The Daily Candy list is about a half million names and a recent review of a bunch of their e-mails shows lukewarm advertising sponsorship (they’ve lost a number of advertisers in the past year due to response issues). Let’s say they mail to everyone every day and charge $50 per thousand (their ratecard is higher, but ratecards are mostly fiction). That only nets them $9.125 million in annual revenue, assuming everything was sold (and it’s not). There’s no advertising on the site to speak of (everything I saw was house ads). This is far short of the $20ish million that was mentioned.

    So, let’s look at the expense side of the equation. There’s not large volume of editorial being produced here. I’m guessing the entire operation is a dozen people (at $100K per pop with benefits, that’s $1.2 million per year). Throw in $15,000 per month for hosting and another $100,000 per month for everything else, that’s roughly $2.6 million in annual expenses. That’s actually a 71% margin, not 60% margin. Can’t see what else they’re spending money on.

    OK, maybe we accept their revenue “projections” and margins, then why would they sell at 5x revenue or 8x EBITDA? The multiples for businesses with this type of revenue and profit ($12 million per year, if they are to be believed) are much higher. Look at, which has a mess of uniques due mainly to good SEO thanks to MS and less due to compelling content (most people hit their site from Google and split after a page or two — sorry, Jeff). NYT picked up About for $450 million on about $40 million in annual revenue. DailyCandy should go for more than $200 million, according to this rationale.

    Would love to see the black book on this sale. I suspect things aren’t as they appear.

  • jayson

    guten –

    i love your fiction-meets-math approach! I think the real thing about dailycandy is its completely useless to most people (i couldn’t cope with anymore emails about cheap shoes or eye waxing kits) and nobody believes them anyway cause you never know if the content has been paid for or not.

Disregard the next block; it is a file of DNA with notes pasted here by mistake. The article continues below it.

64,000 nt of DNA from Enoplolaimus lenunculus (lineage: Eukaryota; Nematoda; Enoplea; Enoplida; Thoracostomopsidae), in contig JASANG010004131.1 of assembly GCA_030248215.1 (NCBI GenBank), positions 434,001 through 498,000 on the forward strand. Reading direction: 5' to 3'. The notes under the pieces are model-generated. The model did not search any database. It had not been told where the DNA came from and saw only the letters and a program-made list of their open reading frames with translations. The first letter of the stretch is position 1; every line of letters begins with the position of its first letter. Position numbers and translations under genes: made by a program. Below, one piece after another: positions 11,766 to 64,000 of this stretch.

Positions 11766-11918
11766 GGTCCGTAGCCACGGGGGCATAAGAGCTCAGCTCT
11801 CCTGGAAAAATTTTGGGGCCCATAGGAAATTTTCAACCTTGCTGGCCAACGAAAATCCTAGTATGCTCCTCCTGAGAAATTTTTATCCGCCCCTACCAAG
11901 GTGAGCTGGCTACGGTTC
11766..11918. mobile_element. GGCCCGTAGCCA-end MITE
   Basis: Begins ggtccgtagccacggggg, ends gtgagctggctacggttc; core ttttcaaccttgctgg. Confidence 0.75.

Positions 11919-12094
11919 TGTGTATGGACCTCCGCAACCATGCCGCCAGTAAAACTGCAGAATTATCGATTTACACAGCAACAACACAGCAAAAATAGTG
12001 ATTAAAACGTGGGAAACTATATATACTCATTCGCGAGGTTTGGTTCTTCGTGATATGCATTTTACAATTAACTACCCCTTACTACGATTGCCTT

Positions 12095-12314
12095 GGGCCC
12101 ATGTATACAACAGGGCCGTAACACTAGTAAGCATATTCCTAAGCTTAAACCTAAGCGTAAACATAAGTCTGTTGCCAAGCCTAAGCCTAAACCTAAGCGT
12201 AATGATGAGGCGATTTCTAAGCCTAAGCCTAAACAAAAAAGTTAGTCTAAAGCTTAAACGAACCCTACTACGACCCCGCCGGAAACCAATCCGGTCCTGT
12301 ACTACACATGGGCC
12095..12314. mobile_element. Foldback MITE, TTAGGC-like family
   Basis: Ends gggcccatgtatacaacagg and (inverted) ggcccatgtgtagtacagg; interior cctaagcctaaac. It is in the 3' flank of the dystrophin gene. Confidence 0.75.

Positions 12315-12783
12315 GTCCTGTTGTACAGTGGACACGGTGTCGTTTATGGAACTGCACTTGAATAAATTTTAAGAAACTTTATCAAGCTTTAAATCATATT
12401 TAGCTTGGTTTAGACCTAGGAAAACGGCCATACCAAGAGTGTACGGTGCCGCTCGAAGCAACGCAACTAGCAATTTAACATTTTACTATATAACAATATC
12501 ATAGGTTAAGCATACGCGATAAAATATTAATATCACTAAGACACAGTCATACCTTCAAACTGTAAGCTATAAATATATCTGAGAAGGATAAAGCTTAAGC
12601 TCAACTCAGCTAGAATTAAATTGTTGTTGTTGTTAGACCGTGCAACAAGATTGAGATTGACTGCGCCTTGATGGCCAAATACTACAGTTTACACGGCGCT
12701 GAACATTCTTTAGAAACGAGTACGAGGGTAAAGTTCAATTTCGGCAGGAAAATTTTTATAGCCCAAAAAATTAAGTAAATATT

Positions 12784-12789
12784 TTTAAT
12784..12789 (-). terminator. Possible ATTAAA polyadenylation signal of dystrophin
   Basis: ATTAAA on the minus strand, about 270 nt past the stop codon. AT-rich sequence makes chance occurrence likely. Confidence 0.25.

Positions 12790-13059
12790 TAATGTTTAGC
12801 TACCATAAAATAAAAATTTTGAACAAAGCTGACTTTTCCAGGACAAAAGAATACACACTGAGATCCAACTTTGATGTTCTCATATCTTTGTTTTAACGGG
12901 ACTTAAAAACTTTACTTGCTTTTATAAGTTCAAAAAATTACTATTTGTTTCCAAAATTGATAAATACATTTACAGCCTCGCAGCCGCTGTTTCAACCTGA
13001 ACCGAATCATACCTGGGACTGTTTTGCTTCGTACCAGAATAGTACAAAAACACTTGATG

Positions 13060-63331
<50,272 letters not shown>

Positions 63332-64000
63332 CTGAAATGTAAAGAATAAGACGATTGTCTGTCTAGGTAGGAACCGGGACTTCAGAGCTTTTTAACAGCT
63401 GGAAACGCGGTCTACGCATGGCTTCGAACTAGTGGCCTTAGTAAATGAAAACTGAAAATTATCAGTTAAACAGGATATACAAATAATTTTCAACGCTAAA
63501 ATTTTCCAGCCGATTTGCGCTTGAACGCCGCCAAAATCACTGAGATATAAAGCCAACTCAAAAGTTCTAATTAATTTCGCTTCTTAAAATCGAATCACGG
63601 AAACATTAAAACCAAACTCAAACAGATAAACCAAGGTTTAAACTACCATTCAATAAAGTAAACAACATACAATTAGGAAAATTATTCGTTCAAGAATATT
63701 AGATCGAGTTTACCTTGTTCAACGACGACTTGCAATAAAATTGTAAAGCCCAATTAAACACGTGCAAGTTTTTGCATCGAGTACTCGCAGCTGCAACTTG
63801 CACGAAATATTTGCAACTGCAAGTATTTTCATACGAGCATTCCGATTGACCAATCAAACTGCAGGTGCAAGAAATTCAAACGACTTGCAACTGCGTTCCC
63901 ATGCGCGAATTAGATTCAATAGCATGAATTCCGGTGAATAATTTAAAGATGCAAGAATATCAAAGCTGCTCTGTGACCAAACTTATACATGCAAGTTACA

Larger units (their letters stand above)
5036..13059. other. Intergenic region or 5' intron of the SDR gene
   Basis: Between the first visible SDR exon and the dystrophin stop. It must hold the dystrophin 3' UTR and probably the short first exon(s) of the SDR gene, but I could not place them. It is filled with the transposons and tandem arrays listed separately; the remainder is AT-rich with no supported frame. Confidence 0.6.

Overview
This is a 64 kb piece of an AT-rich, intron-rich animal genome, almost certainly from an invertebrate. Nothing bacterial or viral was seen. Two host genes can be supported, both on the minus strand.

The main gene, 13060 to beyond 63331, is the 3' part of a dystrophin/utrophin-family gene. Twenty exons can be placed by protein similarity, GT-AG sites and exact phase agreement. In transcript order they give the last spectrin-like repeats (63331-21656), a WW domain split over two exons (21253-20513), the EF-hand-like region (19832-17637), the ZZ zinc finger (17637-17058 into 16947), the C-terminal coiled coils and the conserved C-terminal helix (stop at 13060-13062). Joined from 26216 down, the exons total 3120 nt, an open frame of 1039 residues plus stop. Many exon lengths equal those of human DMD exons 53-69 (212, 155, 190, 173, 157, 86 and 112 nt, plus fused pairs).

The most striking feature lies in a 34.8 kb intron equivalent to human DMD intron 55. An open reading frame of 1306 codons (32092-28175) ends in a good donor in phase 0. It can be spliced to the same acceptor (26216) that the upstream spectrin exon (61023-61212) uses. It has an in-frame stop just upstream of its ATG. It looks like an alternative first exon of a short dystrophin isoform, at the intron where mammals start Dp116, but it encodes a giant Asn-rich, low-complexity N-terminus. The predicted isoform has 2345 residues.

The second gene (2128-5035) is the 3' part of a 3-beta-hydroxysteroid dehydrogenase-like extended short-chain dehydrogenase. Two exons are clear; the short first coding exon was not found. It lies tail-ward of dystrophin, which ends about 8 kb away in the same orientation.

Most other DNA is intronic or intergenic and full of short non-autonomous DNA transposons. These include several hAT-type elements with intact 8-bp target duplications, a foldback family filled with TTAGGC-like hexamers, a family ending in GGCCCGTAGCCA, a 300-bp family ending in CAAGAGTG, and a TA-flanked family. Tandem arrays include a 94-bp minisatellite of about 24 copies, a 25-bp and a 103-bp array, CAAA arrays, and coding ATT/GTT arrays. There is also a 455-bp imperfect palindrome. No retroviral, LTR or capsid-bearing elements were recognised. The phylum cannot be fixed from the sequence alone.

but ya, it makes you wonder what flavorpill is worth. gawker could get cash too, although the quality of the gawker content is getting a bit sketchy. i smell AOL sniffing around too – maybe they’ll grab gawker and flavorpill too. ?!?!?!

  • Rechercher

    Gutenberg — I am doing research on DC for a major publication, would love to speak to you off the record; email above.

  • Rechercher
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  • jake

    Three things where the naysayers are saying incorrect info:

    1. There are 3 types of DC mailings. One is where they test a product and write about it. If they like it and they think their readers will like it, they’ll write about it. Totally non sponsored and high crediblilty. You can’t get women to read an email everyday for 5 years if it’ not credible. And DC don’t advertise themselves. Think about the trust it takes to have 1 million readers who volutarily signed up? All through word of mouth.

    2. When they do send a sponsored email, they tell you that it’s an advertisement. It says “dedicated email.”

    3. Then they have the banner ads, which obviously are ads.

  • Earnings Before Interest, Depreciation And Amortization